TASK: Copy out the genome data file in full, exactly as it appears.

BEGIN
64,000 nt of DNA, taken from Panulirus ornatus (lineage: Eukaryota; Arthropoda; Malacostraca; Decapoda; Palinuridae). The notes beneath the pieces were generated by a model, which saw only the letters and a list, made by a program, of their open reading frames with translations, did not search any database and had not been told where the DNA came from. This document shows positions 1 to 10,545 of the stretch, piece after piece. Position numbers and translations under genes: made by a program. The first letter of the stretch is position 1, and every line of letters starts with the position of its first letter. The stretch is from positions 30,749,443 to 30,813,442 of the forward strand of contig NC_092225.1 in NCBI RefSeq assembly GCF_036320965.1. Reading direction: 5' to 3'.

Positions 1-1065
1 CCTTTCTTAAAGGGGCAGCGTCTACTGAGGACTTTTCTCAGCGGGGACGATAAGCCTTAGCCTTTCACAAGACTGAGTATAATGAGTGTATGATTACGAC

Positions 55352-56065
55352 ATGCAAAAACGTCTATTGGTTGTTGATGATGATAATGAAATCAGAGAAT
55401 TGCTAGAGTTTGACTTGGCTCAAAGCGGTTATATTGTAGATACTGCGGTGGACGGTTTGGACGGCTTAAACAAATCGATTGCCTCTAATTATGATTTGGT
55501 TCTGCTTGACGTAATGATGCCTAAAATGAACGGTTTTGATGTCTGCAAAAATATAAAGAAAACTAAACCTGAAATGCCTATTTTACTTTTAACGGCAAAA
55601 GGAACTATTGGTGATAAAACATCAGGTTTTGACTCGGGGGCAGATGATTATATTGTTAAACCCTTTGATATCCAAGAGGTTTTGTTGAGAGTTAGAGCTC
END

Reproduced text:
64,000 nt of DNA, taken from Panulirus ornatus (lineage: Eukaryota; Arthropoda; Malacostraca; Decapoda; Palinuridae). The notes beneath the pieces were generated by a model, which saw only the letters and a list, made by a program, of their open reading frames with translations, did not search any database and had not been told where the DNA came from. This document shows positions 1 to 10,545 of the stretch, piece after piece. Position numbers and translations under genes: made by a program. The first letter of the stretch is position 1, and every line of letters starts with the position of its first letter. The stretch is from positions 30,749,443 to 30,813,442 of the forward strand of contig NC_092225.1 in NCBI RefSeq assembly GCF_036320965.1. Reading direction: 5' to 3'.

Positions 1-1065
1 CCTTTCTTAAAGGGGCAGCGTCTACTGAGGACTTTTCTCAGCGGGGACGATAAGCCTTAGCCTTTCACAAGACTGAGTATAATGAGTGTATGATTACGAC

Positions 55352-56065
55352 ATGCAAAAACGTCTATTGGTTGTTGATGATGATAATGAAATCAGAGAAT
55401 TGCTAGAGTTTGACTTGGCTCAAAGCGGTTATATTGTAGATACTGCGGTGGACGGTTTGGACGGCTTAAACAAATCGATTGCCTCTAATTATGATTTGGT
55501 TCTGCTTGACGTAATGATGCCTAAAATGAACGGTTTTGATGTCTGCAAAAATATAAAGAAAACTAAACCTGAAATGCCTATTTTACTTTTAACGGCAAAA
55601 GGAACTATTGGTGATAAAACATCAGGTTTTGACTCGGGGGCAGATGATTATATTGTTAAACCCTTTGATATCCAAGAGGTTTTGTTGAGAGTTAGAGCTC